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Name

annot - WFDB annotation file formats

Synopsis

#include <wfdb/ecgcodes.h>

Description

Programs compiled with the WFDB library (-lwfdb) can read annotation files in two formats. The preferred format (MIT format) is compact (averaging slightly over two bytes per annotation) and extensible, and is normally used for on-line annotation files. The alternative format (AHA DB distribution format) uses 16 bytes per annotation, and is normally used only for exchange of files between institutions on 9-track tape. Both formats are binary, but readable on any machine without reformatting. WFDB library applications can distinguish between the formats automatically when opening a file for input.

MIT format:

Each annotation occupies an even number of bytes. The first byte in each pair is the least significant byte. The six most significant bits (A) of each byte pair are the annotation type code, and the ten remaining bits (I) specify the time of the annotation, measured in sample intervals from the previous annotation (or from the beginning of the record for the first annotation). If 0 < A <= ACMAX, then A is defined in <wfdb/ecgcodes.h>. Several other possibilities exist:

A = SKIP [59.]
I = 0; the next four bytes are the interval in PDP-11 long integer format (the high 16 bits first, then the low 16 bits, with the low byte first in each pair).
A = NUM [60.]
I = annotation num field for current and subsequent annotations; otherwise, assume previous annotation num (initially 0).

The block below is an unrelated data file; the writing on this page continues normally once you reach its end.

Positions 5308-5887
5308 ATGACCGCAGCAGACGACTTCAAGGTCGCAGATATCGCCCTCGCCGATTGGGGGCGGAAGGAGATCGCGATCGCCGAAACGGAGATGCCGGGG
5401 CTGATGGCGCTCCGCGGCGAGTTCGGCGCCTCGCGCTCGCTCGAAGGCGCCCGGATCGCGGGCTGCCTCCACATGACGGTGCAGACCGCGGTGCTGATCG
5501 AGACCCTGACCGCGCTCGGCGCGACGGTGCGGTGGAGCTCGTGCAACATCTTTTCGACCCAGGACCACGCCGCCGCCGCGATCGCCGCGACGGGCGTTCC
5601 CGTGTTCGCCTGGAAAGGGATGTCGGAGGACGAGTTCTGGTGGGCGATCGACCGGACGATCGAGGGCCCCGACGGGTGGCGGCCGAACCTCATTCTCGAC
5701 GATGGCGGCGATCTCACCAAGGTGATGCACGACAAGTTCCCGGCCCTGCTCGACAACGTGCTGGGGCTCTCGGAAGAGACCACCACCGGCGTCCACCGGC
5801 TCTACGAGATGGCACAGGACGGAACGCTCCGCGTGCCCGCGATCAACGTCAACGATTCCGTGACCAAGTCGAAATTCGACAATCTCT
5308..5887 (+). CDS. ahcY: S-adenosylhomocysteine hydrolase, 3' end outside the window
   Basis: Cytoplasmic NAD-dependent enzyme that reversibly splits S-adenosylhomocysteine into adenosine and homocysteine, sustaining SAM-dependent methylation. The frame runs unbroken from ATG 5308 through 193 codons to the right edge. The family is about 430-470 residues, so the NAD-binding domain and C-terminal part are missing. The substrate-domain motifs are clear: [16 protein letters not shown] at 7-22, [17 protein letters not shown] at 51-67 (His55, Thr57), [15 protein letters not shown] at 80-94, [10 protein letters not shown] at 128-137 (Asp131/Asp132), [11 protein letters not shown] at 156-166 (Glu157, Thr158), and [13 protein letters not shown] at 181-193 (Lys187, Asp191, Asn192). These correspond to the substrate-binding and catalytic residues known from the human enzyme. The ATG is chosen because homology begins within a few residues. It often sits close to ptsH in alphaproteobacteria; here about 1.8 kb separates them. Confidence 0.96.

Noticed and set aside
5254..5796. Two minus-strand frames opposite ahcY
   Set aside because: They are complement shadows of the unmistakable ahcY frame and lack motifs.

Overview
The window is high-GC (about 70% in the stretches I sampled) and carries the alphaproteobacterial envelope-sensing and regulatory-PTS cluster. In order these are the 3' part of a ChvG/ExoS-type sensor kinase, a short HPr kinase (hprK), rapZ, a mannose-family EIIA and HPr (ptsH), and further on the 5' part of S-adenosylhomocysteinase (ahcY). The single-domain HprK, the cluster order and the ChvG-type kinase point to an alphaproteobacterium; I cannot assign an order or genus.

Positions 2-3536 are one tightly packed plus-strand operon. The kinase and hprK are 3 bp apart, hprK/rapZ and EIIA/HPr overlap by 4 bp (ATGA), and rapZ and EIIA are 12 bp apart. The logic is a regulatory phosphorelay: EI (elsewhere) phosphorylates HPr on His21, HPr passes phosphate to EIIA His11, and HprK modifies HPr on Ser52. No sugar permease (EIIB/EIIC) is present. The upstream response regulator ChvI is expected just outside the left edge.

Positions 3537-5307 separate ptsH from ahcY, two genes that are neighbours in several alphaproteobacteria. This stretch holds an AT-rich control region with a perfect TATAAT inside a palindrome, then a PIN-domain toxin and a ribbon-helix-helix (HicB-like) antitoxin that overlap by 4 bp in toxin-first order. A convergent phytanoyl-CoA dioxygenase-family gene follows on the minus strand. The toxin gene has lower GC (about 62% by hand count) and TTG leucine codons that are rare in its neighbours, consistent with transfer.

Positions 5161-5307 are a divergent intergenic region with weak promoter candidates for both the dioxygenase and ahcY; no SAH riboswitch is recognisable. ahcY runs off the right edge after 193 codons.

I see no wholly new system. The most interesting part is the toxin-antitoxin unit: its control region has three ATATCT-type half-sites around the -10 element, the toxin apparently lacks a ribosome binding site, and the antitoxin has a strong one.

A = SUB [61.]
I = annotation subtyp field for current annotation only; otherwise, assume subtyp = 0.
A = CHN [62.]
I = annotation chan field for current and subsequent annotations; otherwise, assume previous chan (initially 0).
A = AUX [63.]
I = number of bytes of auxiliary information (which is contained in the next I bytes); an extra null, not included in the byte count, is appended if I is odd.
A = I = 0: End of file.

AHA format:

All annotations occupy exactly 16 bytes. Within each block, the first byte is unused, the second byte contains the AHA annotation code (an ASCII character; see <wfdb/ecgmap.h>), the third through sixth bytes contain the time (see below) in PDP-11 long integer format as above, and the seventh and eighth bytes contain an annotation serial number.

In annotation files taken directly from the AHA database distribution tapes, the last eight bytes in each annotation are unused, and the time is given in milliseconds measured from the beginning of the annotated segment of the record. In AHA-format annotation files generated by WFDB library applications, annotation times are given in sample intervals from the beginning of the record, and the last eight bytes of each annotation contain the MIT annotation subtype (in the ninth byte), the MIT annotation code (in the tenth byte), and up to six ASCII characters (in the remaining bytes) used to describe RHYTHM and NOTE annotations.

See Also

header(5) , signal(5) , wfdbcal(5)
WFDB Programmer’s Guide

Author

George B. Moody (george@mit.edu). The original MIT annotation format was designed by Paul Schluter, and the AHA annotation format was designed by Russ Hermes.


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